Neuroanatomy is the study of the relationship between structure and function in the nervous system. Neuroanatomy includes the study of macroscopic and microscopic structures. Macroscopic structures are larger structures, such as folds of the brain. On the other hand, microscopic structures include those at the cellular and molecular level, like interactions between neurons and glia.
Image: Golgi stained pyramidal neuron in the hippocampus of an epileptic patient. 40 times magnification. Credit: Methoxyroxy~commonswiki/ commons.wikimedia.org.
History of the field
The Edwin Smith Surgical Papyrus, from ancient Egypt, represents the first known record of a neuroanatomy study. It dates to around 1600 BCE. It was the Greek philosopher Alcmaeon who first understood that it is not the heart, but the brain in charge of human body and the senses. Alcmaeon’s work dates to the 5th century BCE. Other scientists and philosophers have built on those works. For example, in the 17th century Thomas Willis (who was a professor and neuroanatomist at Oxford University) published Cerebri Anatome, which is still considered the foundation text of neuroanatomy.
The nervous system
Three components form the foundation of the nervous system: neurons (or nerve cells), neuroglia (glial cells) and extracellular constituents. Neurons process information by sensing the environment, communicating through neurotransmitters, and originating our thoughts and memories.
Neurons have a cell body (soma) and two types of extensions, or processes. One is called a dendrite, and the other one is an axon. Neurons usually have more than one dendrite and one axon. Dendrites receive signals which they then send towards the cell body. The axon also transmit signals, but over longer distances.
Neurons form synapses with each other, which can be seen under a microscope. These are junctions where signals are passed from the axon of one neuron, to a dendrite or cell body of another neuron.
There are many types of glial cells. They perform a variety of functions such as maintaining homeostasis, producing myelin, and protecting neurons. Glial cells are interspersed between nerve cells. The main types of glial cell are astroglia, oligodendroglia and microglia.
The nervous system is comprised of fiber bundles that originate from the brain, but also from the spinal cord. These fibers are called nerves, and they are made of neurons plus membranes that separate them into fascicles. Moreover, they form branches to reach every part of the body.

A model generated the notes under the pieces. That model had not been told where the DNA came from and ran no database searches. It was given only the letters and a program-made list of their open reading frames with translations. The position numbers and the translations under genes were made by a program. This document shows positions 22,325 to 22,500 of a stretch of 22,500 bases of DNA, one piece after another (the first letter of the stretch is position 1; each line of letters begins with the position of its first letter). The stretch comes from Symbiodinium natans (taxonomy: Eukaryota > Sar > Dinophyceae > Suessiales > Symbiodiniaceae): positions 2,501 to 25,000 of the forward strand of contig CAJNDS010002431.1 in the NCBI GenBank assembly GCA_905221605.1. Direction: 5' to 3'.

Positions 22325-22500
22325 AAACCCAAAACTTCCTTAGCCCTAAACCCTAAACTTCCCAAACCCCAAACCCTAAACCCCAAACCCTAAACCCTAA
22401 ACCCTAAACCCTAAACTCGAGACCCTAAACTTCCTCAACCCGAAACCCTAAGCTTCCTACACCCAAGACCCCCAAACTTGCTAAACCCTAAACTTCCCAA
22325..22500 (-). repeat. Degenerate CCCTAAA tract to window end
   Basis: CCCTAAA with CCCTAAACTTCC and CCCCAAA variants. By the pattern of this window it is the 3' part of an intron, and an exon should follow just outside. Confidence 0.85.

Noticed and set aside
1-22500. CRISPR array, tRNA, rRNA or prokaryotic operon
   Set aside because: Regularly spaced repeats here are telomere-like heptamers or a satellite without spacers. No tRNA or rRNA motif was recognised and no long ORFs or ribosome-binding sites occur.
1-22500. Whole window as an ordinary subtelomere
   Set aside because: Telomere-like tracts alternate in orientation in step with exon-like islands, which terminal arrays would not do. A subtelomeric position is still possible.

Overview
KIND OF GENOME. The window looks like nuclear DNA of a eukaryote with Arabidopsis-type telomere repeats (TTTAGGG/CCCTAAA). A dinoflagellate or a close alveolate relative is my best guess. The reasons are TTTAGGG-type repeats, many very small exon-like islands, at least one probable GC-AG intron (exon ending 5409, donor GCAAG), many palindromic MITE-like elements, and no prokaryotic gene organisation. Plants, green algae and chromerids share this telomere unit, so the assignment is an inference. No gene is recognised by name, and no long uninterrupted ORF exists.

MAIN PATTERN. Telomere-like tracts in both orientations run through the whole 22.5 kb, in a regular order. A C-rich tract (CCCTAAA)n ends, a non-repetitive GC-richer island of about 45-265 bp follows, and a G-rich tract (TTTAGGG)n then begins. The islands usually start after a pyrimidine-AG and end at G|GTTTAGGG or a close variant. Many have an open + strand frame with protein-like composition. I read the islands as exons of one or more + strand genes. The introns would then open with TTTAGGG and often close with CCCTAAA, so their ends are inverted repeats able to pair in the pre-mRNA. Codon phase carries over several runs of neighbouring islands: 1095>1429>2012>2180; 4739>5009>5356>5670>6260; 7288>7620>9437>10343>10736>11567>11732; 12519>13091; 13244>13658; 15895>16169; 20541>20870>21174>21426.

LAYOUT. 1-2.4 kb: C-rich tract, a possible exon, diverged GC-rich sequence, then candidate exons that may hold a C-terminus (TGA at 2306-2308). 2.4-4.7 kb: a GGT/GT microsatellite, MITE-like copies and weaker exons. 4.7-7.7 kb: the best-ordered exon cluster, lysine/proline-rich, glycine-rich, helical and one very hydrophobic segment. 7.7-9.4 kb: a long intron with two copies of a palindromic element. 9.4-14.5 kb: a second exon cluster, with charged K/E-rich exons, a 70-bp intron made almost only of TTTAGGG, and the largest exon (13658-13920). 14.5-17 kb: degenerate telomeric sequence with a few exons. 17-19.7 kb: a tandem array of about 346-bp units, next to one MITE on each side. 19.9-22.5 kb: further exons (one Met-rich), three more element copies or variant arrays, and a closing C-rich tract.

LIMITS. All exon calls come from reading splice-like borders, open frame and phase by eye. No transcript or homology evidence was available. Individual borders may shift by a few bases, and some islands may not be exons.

In vertebrates, the nervous system is commonly divided into central part (or central system) and peripheral part (or peripheral system). The central nervous system (often abbreviated as CNS) entails the brain, the spinal cord and the retina, and spinal cord, whereas the peripheral nervous system (often abbreviated as PNS) contains all the other nerves that connect the CNS to the remainder of the body.
Humans have 31 pairs of spinal nerves emanating from the spinal cord. Twelve pairs of nerves emanate from the brain. One of those, the vagus nerve, descends into the trunk and innervates the inner organs (along with other fibers that come from the spinal cord).
The PNS, in turn, is comprised of somatic (controls muscle movement) and autonomic (controls involuntary actions) nervous systems. The somatic system contains neurons which are afferent and which gather sensory data from the environment in order to deliver it in the central nervous system. It also contains neurons which are efferent and that convey motor commands to muscles.
On the other hand, the autonomic nervous system is made of sympathetic and parasympathetic systems. These two systems regulate the body’s basic functions like heartbeat and breathing. Autonomic nerves also habors both afferent and efferent neuron fibers.
A number of standard terms are in use to indicate orientation of structures in neuroanatomy, in reference to the axis of the body or brain. Some of these are:
- dorsal: the top side (from Latin dorsum, back)
- ventral: the bottom side (from Latin venter, belly)
- rostral: the front part of the body (from Latin rostrum, nose)
- caudal: the tail end or back part of the body (from Latin cauda, tail)
- medial: close to the median plane of the body (from Latin medius, middle)
- lateral: away from the median plane of the body (from Latin latus, side)
A separate set of terms is used for orientation planes or sections:
- sagittal: a division relating to the sagittal suture joining the right with the left parietal bones found in the skull
- transverse: a section through any extended structure that is orthogonal towards the axis of the structure, as in a ring-shaped segment of a finger
- coronal: coronal planes or sections parallel with the face, relating to the coronal suture of the skull
- horizontal: being aligned with the horizon
- axial: aligned with the axis of the body